“Can you set the break?” Einarr thought the chances were good Irding would have to do a fair bit more than hide in a tree to look after himself once Runa began her part. Runa and Jorir both shook their heads.

“Not without bringing the wrath o’ the wood back down on our heads, I think.”

Irding sat up with a grimace and frowned down at the maille now laying on the forest floor beside him. “Surely there must be some way. A sore chest never stopped me before…”

An idea struck Einarr. “Belts. Rethread your weapons on your belts, and we’ll use our baldrics. That should help, shouldn’t it?”

Runa hesitated, thinking it over, before nodding. “It should work. Take off your shirt, Irding.”

“Quickly now. If there were wolves on our trail, we won’t know it until we’re surrounded. The sooner we’re moving, the better.”


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3.26 – A Little Illumination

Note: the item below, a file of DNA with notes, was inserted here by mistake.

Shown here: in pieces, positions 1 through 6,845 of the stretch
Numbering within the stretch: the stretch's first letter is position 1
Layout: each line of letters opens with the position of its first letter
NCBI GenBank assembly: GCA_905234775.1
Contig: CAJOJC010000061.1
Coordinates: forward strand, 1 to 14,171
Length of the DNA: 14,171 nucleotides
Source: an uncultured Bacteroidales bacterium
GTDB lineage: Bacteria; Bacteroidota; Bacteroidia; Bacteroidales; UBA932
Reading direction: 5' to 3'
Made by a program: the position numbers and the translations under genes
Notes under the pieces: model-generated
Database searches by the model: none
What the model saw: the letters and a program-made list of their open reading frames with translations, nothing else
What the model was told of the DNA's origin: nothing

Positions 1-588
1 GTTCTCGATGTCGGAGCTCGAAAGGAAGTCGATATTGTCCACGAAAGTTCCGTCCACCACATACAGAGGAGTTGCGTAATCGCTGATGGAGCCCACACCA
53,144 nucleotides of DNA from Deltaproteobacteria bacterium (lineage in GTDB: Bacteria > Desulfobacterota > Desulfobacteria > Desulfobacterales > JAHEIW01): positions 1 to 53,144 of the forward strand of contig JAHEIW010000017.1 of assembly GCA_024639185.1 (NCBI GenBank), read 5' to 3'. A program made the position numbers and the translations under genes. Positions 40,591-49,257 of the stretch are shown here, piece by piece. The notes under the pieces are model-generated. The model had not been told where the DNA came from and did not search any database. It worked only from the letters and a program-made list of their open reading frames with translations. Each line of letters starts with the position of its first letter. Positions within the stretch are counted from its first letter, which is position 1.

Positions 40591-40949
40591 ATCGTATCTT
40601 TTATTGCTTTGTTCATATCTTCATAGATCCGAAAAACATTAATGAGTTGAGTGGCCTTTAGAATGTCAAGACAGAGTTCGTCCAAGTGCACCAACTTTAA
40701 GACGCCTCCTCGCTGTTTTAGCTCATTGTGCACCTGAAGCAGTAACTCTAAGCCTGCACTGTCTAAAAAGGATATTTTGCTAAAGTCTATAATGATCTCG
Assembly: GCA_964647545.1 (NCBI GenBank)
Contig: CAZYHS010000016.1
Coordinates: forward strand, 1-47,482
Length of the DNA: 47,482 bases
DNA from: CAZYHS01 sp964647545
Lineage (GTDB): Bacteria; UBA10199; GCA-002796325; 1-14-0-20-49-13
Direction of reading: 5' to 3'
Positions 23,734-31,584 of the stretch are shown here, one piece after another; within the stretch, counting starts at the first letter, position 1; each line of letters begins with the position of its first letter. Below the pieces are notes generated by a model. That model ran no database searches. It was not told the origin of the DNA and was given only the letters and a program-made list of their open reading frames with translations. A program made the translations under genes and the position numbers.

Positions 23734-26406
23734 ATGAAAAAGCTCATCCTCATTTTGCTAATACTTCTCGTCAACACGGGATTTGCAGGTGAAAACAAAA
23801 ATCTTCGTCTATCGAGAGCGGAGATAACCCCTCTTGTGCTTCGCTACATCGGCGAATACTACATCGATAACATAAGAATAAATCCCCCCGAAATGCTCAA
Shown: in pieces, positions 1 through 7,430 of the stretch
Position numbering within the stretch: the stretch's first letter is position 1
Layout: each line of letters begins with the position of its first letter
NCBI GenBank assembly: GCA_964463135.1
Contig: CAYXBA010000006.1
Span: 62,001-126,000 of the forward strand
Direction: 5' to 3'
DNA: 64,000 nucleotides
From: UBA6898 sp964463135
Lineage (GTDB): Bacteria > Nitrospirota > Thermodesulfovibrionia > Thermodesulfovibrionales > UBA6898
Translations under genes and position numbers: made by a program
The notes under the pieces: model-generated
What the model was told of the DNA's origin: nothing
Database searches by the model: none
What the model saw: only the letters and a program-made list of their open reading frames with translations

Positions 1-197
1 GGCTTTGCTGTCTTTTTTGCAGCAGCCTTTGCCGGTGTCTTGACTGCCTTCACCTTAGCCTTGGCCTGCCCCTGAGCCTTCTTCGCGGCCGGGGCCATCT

Reki heard their story with a small, sad smile. When it was over she shook her head. “I may know a way… but you must ask yourself if it is worth the lives of any more of the crew, or how many Vidofnings we can afford to spend here. We are already short-handed.”

In the end not a man objected to the course. Einarr did not venture to guess how many were convinced, like him, and how many merely wished to avoid losing face, but once again the decision was unanimous. As the sun set the Vidofnings set a wide perimeter of torches about the beach and prepared themselves for battle. Reki stood tall on the bow, using the carved rooster’s crowing head for balance. That the Allthane would take their continued presence as an excuse to an attack was plain. They merely needed to be ready for whatever horror had set upon the freeboater’s ship.